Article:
But Vineel feels the situation can also turn out to be beneficial for the IT industry in India over the medium to long term. “There is always a shortage of talented workforce in the US. If Indian IT companies hesitate to send their employees out of the country, it could mean more work sent offshore to India,” he predicts.

He also notes that in the past, BPO, maintenance and back-end work were mainly outsourced to India. Of late, a lot of interesting work, in the areas of product development and research, is also happening in India. “We have a lot of talent in traditional software development as well as growing expertise in new fields, such as data science, where there is a shortage of talent globally,” he says. These factors will make India a good place for offshore development over the long term.

Does he think the shift he anticipates may lead to concerns over intellectual property? “Many small US firms are opting to set up their own companies here and hire locally in India. Bigger ones have figured out how to protect their intellectual property, by and large,” he says. Hence, instead of taking people to the US, getting the work done here may be a viable alternative for US clients.



‘Small, mid-sized firms may be hit’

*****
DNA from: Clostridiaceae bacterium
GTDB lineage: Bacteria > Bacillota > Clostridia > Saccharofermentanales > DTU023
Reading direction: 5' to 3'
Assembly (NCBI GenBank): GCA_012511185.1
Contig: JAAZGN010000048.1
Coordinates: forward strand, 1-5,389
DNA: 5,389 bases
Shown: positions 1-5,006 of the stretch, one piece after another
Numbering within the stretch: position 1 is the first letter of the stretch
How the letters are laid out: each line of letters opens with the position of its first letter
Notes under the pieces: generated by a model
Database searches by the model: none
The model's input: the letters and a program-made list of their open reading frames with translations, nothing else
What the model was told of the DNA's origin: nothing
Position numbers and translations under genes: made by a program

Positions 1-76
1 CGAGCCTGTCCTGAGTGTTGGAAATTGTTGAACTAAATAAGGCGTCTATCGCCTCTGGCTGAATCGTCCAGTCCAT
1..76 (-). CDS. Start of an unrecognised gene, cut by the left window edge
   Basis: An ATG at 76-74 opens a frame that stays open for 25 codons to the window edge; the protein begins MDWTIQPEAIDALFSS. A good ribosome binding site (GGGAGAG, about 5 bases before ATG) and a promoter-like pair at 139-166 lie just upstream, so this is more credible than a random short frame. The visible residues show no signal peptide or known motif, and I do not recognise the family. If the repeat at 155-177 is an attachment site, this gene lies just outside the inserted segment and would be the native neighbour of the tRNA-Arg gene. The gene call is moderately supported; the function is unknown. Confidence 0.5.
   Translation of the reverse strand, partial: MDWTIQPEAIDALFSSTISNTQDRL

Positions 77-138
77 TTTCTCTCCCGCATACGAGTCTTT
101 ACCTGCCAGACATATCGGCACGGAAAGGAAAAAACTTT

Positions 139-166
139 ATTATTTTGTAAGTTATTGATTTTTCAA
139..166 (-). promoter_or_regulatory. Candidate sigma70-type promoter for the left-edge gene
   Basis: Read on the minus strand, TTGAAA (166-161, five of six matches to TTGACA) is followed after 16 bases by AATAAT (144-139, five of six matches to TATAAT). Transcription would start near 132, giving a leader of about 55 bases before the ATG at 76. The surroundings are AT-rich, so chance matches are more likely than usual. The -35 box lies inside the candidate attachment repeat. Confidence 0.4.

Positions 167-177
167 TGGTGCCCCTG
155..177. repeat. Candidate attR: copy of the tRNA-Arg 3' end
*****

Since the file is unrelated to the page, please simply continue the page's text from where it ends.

Saikumar Nagarajan, a business consultant for the manufacturing and logistics segments, has eight years of software industry experience. He feels more noise is being made about the visa fee hike than may be warranted. “For large IT companies, the higher visa fee may only be a hit of 3 bps to profits and that is not much,” he notes.

Qualitative shifts that started a few years ago in the industry also point to the fee hike having only a minor impact. “Indian IT companies were probably seen primarily as body shops in the past; but the larger ones have developed capabilities for higher value-added services over the years,” he says.

“For example, Indian IT professionals may have had to spend a lot of time at the client location to understand the business process first and the client-specific customisations needed. This meant significant presence at the client site,” he says. But now, thanks to a lot of exposure, the 80 per cent of the time spent in learning the common process is not needed, reducing time and personnel needs. Companies have been taking up digital transformation projects which are large turnkey solutions for end-to-end process changes. These higher-value services offer possibilities for premium pricing and development in India.